I was approached recently with the question of how one stays “Christian” in Seminary. Essentially, the issue centers on how one maintains a vibrant life as a developing disciple, maturing into the image of our King. One of the most difficult aspects of formal theological education is the tendency to view Christianity clinically. Like research students in a science lab, every verse, doctrine, practice, and person can become an object of cold observation. We can all see the dangers that come with this mentality, and it’s not far off from every seminarian, for as we know, knowledge puffs up. There is a tendency in us all to become arrogant and cold Gnostics (believing we have special knowledge that others need to get a piece of) as we learn deep truths about our God.
I am neither brilliant nor especially gifted, but I’m confident that the heart of my approach is thoroughly biblical. The key to staying “Christian” in seminary is found in the local church. The local church is God’s chosen vehicle by which disciples will be made of all nations, including maturing disciples in seminary. So, the key relationship for spiritual maturity and accountability during seminary is not the seminary, it is that ALL seminary students would be vital, accountable, and identifiable members of a local church.
I say this for 2 Reasons:
1) We all need Godly leaders who are accountable for our souls. Hebrews 13:17 comes to mind immediately. We all need godly Elders/Pastors who are giving an account for our souls (this is a mentality of pastoral leadership that must be primary, perhaps even more primary than preaching). For the most part, we recognize this need, but sin keeps us from embracing it. We all struggle with submission (even the word strikes fear) to leaders who can speak directly into our lives and if need be discipline us. But if we recognize that discipline is an act of love (any level of discipline, not just “excommunication” but discipline that takes place every day as we rebuke and encourage one another) that is intended to protect us from running head first into sin that will destroy us and as an act that will conform us to the image of His Son, then we welcome it. And if we are going to continue to grow and not see the Bible or our Christian life as a textbook or assignment we all need godly leaders that will one day stand before the throne and give an account for our growth in grace and truth.
2) We all need a place where we are accountable. We all need iron on iron relationships. Like the pointing out of the unknown piece of food on our face, CJ Mahaney so helpfully states, we need others to show us our blind, sinful patterns. We all have sin in our lives that needs to be addressed and it won’t be without someone pointing it out to us. If we are going to do this in seminary, we need a people with whom we are covenanted, who will encourage us with the evidences of grace they see in our lives and will rebuke us when they see sin. We need to be accountable to someone (both Elders and fellow brothers and sisters), and we must be identifiable. By identifiable, I mean we are a part of what is going on in the life of the church, not just a Sunday attender, for we only stay vibrant in our faith as we serve and exercise gifts in the local church. This doesn’t mean just preaching (almost all seminarians believe they have the gift of teaching). This means, as one professor recently shared with me, developing our “hands and knees” gifts. We should never think we are called to lead/teach in local church without also being those that can wash feet.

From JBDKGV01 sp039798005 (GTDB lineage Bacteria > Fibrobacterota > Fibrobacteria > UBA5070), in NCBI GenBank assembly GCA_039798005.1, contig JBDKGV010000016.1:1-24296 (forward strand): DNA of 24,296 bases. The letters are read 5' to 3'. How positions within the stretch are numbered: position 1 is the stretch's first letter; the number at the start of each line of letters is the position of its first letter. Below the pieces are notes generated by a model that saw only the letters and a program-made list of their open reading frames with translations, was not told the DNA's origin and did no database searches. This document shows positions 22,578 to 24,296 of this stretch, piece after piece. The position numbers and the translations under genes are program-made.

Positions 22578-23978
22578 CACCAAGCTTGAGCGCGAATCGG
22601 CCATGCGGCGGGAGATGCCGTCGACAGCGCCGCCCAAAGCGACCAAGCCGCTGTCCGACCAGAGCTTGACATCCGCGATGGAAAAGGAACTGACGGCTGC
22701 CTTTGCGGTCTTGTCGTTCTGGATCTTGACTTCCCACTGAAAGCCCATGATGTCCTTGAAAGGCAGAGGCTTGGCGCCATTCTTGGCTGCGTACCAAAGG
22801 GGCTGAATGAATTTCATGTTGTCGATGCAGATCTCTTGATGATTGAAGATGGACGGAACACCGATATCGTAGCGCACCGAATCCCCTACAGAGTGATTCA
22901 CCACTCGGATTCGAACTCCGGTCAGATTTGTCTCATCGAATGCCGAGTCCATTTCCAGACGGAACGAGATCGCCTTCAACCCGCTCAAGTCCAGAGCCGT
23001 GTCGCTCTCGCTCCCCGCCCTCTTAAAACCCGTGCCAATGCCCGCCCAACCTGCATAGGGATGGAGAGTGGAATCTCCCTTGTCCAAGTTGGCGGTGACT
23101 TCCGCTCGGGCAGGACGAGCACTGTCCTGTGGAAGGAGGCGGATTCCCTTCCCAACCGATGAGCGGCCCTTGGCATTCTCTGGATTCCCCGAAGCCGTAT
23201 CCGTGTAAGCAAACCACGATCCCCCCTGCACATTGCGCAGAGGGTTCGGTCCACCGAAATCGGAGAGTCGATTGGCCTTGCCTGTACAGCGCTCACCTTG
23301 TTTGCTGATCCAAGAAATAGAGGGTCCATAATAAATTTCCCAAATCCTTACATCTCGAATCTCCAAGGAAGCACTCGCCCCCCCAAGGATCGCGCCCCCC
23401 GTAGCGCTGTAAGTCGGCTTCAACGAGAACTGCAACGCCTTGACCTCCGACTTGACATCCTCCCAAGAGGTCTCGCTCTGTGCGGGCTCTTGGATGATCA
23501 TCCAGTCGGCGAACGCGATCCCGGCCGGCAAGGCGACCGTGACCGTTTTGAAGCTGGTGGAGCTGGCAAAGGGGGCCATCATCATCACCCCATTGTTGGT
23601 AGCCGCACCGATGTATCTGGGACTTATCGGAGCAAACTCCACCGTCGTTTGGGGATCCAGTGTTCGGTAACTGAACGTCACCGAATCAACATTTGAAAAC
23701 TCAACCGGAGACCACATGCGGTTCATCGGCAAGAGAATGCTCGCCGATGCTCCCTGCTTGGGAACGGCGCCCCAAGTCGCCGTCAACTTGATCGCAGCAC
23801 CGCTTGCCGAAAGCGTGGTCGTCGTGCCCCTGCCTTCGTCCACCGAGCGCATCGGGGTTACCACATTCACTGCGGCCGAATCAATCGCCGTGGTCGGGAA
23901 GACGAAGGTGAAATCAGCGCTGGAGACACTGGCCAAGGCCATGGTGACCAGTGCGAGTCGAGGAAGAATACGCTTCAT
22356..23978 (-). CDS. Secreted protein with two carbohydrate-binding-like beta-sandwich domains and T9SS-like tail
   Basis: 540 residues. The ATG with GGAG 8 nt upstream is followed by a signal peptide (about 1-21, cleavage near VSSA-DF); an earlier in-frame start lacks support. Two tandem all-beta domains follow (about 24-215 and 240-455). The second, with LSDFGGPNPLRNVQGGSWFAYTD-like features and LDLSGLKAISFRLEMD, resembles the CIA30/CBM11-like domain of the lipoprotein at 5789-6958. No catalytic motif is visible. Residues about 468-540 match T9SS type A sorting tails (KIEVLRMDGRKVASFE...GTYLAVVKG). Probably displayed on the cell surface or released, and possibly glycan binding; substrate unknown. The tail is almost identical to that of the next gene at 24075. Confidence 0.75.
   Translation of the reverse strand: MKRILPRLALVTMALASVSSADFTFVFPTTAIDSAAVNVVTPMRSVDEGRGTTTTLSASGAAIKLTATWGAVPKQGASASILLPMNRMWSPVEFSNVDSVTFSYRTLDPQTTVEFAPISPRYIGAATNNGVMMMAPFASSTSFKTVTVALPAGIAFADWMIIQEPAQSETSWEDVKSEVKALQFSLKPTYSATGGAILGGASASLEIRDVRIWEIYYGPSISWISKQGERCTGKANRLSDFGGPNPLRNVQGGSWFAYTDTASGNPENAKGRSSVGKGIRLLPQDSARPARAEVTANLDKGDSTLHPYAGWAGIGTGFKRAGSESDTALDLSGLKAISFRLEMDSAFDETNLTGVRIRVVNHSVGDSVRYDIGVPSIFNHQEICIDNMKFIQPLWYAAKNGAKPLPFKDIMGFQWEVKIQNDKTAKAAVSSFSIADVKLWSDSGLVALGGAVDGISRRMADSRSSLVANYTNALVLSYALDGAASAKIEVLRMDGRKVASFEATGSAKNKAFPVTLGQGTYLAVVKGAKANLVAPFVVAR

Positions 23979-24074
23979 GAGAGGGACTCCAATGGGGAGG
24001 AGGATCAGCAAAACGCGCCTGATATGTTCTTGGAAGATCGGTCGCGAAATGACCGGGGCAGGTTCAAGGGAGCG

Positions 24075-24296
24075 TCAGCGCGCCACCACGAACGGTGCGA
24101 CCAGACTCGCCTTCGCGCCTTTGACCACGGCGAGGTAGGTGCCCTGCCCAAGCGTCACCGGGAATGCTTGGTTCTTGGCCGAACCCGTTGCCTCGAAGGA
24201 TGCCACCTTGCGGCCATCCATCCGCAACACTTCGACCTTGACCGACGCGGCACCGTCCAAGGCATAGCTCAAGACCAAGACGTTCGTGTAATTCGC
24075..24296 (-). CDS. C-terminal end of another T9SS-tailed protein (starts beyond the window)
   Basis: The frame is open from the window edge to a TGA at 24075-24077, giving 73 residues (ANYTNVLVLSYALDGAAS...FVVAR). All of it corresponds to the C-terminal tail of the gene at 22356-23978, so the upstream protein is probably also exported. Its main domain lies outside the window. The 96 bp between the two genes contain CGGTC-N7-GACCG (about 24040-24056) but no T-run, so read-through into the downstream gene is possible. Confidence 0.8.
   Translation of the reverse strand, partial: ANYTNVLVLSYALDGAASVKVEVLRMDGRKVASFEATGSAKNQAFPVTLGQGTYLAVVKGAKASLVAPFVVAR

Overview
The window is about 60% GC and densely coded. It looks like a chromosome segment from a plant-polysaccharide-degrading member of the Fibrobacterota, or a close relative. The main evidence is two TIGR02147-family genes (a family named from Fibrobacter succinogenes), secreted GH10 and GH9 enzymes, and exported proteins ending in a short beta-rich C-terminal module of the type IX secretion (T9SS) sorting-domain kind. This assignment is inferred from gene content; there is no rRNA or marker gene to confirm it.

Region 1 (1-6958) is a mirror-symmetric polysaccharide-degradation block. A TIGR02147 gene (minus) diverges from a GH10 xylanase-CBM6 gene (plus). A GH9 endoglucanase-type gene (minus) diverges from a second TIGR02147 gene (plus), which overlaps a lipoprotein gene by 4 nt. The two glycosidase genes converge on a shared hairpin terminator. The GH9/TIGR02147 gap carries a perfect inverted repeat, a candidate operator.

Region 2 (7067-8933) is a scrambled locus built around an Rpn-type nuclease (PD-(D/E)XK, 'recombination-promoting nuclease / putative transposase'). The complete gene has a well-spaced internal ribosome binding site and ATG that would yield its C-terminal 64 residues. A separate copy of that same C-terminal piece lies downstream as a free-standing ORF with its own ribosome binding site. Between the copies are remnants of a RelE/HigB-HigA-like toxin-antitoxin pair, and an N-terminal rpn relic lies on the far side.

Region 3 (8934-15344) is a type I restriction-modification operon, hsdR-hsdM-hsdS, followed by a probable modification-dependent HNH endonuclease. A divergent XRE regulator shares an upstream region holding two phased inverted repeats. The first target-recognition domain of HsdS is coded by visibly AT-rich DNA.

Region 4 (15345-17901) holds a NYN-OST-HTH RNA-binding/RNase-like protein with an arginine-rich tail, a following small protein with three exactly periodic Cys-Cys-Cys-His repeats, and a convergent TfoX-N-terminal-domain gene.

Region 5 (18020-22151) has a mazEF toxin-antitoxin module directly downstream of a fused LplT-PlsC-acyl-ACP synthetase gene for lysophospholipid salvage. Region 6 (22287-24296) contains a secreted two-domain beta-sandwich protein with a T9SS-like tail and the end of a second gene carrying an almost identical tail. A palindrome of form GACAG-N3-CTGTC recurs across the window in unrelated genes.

In addition, part of this accountability is that we all need a place where we are working out what we are learning in the classroom. Just as a doctor doesn’t go straight from books to surgery (nor would you want him to), a pastor doesn’t go from books to shepherding. He needs time to serve in a local context where the academic presses up against everyday life; where truth becomes flesh.
I really don’t think I have much to add to this conversation, and I don’t think anything I have said is earth shaking. I just know in my own life I experienced a significant time of rebellion, and that whole time of rebellion was a period where I was disconnected from the community of faith. I thought I could live the Christian life in isolation and I was wrong. We weren’t created that way. If we are going to be vibrant, maturing disciples during our seminary days, we will not let the seminary (and chapel) substitute for the local church. It would seem impossible that we could be growing as Christ’s disciples and at the same time be rejecting or minimizing the bride that He pursued and purchased.
[This article was written at the request of my friends at Desiring God, in connection with this series.]